The COVID pandemic may not have managed to entirely kill office culture, with Australian workers slowly filtering back into communal workspaces across the nation’s capitals, but the rate of return is still not enough to call the sector strong.
According to the latest biannual edition of the Property Council of Australia’s (PCA) Office Market Report, demand for central business district offices rose by 0.5 per cent over the past six months; however, the emergence of new office buildings have pushed aggregate vacancy rates down.
Overall, CBD vacancy rates increased from 11.3 per cent to 12 per cent, with non-CBD areas seeing this figure jump up to 15.2 per cent, having previously rested at 13.9 per cent.
Brisbane and Adelaide were the only two national capitals to record a reduction in vacancy rates, down from 15.4 to 14 per cent and 14.5 to 14.2, respectively. These cities were the only two where supply didn’t outstrip demand.
Elsewhere, Canberra’s vacancy rate rose from 6.3 per cent to 8.6 per cent, Sydney and Melbourne climbed from 9.3 per cent to 10.1 per cent and 11.9 per cent to 12.9 per cent, respectively, while Perth’s jumped slightly from 15 per cent up to 15.8 per cent.
Despite these vacancy rate falls, the supply of Australian office space has been above the historical average in four of the last five reporting periods, a sign that the sector is defying predictions of a demand crash.
“In a healthy sign for our CBDs, the office market continues to defy previous dire predictions, with demand still in positive territory after nearly three years of the pandemic,” Property Council chief executive Ken Morrison said.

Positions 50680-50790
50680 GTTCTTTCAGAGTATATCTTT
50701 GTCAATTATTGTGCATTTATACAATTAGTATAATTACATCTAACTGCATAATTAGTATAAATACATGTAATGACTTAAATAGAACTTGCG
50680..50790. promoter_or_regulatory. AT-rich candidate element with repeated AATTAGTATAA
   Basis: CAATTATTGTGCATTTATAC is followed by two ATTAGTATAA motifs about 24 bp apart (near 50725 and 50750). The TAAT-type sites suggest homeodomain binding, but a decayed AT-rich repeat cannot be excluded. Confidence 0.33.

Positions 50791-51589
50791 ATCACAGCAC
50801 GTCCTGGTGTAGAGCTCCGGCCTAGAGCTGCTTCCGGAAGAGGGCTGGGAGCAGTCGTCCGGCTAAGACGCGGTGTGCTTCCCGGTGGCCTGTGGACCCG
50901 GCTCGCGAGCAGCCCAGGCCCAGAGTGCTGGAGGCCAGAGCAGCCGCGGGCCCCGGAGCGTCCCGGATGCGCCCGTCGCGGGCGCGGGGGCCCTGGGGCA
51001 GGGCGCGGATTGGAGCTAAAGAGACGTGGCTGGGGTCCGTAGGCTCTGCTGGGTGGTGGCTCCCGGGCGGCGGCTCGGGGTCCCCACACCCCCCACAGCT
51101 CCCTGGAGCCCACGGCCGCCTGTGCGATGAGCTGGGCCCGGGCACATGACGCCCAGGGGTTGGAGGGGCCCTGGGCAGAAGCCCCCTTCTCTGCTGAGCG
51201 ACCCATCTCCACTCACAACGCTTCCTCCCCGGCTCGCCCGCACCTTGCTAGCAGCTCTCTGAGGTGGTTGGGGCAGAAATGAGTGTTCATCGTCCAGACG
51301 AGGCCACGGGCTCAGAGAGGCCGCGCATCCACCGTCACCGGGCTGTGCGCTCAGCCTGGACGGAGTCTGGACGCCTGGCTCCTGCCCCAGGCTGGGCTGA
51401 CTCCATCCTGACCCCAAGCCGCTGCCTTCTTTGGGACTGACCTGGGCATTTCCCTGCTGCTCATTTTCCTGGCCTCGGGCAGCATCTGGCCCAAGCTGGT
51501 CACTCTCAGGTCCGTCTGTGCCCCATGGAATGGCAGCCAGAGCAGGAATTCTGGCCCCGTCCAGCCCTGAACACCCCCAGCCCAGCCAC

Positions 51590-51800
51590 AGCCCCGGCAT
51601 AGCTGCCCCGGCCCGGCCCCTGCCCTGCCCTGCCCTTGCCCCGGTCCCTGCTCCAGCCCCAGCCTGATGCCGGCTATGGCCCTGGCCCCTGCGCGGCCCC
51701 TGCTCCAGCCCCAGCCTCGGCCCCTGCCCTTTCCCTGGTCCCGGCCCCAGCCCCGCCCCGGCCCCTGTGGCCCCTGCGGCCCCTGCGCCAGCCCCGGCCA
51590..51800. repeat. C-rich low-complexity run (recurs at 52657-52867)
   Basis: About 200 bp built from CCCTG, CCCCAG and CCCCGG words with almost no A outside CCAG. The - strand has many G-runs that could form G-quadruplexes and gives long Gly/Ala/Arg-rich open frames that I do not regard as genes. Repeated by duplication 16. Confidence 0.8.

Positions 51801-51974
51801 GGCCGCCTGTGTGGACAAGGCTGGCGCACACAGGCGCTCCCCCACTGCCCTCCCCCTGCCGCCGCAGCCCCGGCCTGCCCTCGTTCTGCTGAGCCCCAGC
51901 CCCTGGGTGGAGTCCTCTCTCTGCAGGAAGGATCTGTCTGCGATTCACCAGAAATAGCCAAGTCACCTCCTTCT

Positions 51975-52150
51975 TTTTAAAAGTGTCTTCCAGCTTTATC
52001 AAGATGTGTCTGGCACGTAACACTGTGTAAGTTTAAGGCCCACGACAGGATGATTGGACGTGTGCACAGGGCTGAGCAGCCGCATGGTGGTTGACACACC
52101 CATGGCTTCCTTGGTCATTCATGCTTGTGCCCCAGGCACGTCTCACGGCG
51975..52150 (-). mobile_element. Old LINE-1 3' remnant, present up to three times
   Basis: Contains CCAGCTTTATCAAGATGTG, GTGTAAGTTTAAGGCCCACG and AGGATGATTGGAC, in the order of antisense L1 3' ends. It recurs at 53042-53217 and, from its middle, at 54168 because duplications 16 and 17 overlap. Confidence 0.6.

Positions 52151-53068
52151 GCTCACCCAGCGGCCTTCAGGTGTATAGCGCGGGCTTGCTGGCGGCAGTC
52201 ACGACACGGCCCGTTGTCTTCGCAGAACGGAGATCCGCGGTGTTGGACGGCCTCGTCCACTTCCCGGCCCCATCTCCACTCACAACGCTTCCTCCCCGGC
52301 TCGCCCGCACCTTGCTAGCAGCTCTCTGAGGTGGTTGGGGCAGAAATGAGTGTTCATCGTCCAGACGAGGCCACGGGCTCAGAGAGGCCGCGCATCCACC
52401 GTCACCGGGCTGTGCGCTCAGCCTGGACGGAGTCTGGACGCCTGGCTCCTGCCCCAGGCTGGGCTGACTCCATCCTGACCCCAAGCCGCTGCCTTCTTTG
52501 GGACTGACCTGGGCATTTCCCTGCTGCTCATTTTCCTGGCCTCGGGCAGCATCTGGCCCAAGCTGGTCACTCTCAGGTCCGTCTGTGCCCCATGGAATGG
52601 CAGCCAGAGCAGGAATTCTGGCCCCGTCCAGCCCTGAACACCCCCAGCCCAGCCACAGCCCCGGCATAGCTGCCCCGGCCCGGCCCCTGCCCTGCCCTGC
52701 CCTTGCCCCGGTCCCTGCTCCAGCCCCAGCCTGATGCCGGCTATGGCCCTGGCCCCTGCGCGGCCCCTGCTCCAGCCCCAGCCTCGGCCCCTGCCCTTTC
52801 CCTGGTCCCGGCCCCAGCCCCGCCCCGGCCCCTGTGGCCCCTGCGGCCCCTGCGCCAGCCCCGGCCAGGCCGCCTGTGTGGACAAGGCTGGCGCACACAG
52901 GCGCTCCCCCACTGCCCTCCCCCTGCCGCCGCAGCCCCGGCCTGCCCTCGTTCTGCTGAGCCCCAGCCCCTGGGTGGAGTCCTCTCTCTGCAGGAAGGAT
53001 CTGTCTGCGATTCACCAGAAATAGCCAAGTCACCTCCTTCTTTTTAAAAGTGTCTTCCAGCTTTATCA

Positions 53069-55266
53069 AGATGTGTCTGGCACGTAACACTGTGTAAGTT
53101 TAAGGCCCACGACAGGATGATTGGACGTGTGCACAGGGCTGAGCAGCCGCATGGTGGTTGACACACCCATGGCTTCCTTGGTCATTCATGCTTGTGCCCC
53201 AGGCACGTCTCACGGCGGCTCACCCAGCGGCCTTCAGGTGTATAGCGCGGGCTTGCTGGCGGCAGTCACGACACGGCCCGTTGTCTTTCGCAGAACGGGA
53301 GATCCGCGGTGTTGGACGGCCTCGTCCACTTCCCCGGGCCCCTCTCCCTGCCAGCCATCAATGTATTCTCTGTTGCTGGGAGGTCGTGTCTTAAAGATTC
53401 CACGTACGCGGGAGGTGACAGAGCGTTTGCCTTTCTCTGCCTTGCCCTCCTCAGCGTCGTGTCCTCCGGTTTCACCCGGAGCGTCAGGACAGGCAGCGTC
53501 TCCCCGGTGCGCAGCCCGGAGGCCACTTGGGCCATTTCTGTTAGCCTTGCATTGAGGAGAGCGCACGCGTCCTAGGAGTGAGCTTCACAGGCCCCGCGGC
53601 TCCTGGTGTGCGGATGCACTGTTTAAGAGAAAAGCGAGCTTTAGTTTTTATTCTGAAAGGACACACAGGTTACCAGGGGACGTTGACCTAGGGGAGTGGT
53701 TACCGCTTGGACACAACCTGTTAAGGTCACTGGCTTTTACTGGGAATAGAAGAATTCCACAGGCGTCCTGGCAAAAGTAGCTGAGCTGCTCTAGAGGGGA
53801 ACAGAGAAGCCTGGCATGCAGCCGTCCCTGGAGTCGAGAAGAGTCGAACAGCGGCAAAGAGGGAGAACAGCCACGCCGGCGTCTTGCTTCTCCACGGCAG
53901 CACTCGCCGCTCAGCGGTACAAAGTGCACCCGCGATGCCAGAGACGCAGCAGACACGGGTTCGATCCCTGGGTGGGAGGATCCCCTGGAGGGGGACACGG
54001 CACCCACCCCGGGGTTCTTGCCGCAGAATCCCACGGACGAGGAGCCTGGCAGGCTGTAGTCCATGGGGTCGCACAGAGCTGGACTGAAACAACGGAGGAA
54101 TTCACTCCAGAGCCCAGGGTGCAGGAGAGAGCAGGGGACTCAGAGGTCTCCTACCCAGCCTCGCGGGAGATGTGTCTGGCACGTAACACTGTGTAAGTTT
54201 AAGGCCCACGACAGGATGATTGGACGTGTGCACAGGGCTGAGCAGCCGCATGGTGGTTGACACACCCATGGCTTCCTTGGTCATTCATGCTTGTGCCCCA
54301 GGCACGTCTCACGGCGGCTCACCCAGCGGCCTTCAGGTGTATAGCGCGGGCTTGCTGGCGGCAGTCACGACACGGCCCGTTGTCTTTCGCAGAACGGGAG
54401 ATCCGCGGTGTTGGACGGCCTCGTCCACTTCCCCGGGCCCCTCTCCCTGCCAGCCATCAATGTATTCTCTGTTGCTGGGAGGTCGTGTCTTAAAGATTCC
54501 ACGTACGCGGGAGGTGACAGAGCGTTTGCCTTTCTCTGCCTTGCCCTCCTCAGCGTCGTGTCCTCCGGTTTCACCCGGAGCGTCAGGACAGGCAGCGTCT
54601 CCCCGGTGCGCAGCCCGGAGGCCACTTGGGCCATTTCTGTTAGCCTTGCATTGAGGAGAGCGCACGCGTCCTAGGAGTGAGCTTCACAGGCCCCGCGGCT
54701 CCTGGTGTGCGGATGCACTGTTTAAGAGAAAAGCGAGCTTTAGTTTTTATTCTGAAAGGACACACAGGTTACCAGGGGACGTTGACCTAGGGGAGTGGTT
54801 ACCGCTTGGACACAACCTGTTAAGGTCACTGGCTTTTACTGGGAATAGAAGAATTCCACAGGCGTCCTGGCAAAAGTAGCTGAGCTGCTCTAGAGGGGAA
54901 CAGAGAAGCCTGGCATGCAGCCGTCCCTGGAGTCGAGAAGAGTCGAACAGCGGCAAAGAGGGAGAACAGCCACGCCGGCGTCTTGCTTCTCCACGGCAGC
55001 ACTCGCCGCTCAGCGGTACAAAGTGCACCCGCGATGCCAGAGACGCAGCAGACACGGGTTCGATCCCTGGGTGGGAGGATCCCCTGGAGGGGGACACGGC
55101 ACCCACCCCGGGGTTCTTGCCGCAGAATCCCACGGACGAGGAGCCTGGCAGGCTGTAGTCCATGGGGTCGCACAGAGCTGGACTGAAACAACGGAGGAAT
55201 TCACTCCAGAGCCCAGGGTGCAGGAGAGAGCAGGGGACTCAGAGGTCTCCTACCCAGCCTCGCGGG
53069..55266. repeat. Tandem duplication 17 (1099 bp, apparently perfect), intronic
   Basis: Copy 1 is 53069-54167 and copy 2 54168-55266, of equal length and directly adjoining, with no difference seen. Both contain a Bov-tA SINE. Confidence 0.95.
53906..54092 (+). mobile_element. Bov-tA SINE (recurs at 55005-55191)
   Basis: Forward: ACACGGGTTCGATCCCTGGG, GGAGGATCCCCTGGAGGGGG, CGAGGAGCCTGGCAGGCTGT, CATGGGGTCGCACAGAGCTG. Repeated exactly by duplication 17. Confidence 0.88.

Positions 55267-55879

“Demand for office space was strongest in Brisbane at more than three times historic average, with Sydney, Perth and Adelaide also above average, while demand grew 0.1 per cent in Melbourne and dropped in Canberra by 0.1 per cent.
“While the Australian office vacancy increased by 0.8 per cent to 12.9 per cent over the six months to July 2022, it’s new office space that is driving this outcome, not businesses wanting less office space.”
Moreover, sublease vacancies increased slightly in both CBD and non-CBD markets, with Melbourne responsible for almost half of all CBD sublease vacancies.
It is anticipated that supply will remain below the historical average until July 2025, while conversely, non-CBD supply is projected to remain above the historical average until July next year before a reduction occurs in the subsequent years.
“While the office market has proven to be resilient and demand is in positive territory, our CBDs still need attention,” Mr Morrison said.
“While demand for space is increasing, the number of actual office workers in our city centres is well below pre-pandemic levels and threatens the ecosystem of cafes, restaurants and retailers that help make our CBDs such a special place.”
He concluded that CBD recovery needs to be at the forefront of both governments and businesses, even as COVID-19 infections continue to surge.
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